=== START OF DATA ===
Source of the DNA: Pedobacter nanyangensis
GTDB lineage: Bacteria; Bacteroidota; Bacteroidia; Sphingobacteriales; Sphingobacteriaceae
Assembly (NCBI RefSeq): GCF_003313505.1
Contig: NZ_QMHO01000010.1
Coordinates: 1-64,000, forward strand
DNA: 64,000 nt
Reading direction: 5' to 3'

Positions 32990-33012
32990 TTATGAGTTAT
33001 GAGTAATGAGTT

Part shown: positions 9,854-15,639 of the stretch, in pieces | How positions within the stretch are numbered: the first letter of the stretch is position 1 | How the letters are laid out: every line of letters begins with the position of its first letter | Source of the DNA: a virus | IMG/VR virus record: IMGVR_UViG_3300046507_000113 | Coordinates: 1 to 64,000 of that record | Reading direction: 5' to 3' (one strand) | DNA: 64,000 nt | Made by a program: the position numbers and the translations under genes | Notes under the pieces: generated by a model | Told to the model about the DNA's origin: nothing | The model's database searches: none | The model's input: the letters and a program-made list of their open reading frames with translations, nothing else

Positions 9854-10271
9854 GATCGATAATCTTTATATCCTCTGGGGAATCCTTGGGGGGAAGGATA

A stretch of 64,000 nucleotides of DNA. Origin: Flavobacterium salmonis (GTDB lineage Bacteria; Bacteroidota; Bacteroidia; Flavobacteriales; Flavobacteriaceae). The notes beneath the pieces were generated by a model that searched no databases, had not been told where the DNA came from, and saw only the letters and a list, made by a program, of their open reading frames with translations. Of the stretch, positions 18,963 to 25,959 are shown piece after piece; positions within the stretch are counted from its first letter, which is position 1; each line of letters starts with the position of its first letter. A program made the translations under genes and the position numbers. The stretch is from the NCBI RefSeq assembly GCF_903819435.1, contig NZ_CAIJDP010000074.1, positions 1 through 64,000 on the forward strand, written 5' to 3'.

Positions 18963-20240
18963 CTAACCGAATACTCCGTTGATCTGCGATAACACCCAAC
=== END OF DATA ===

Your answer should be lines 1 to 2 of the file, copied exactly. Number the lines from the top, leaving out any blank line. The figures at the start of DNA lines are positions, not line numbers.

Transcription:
Source of the DNA: Pedobacter nanyangensis
GTDB lineage: Bacteria; Bacteroidota; Bacteroidia; Sphingobacteriales; Sphingobacteriaceae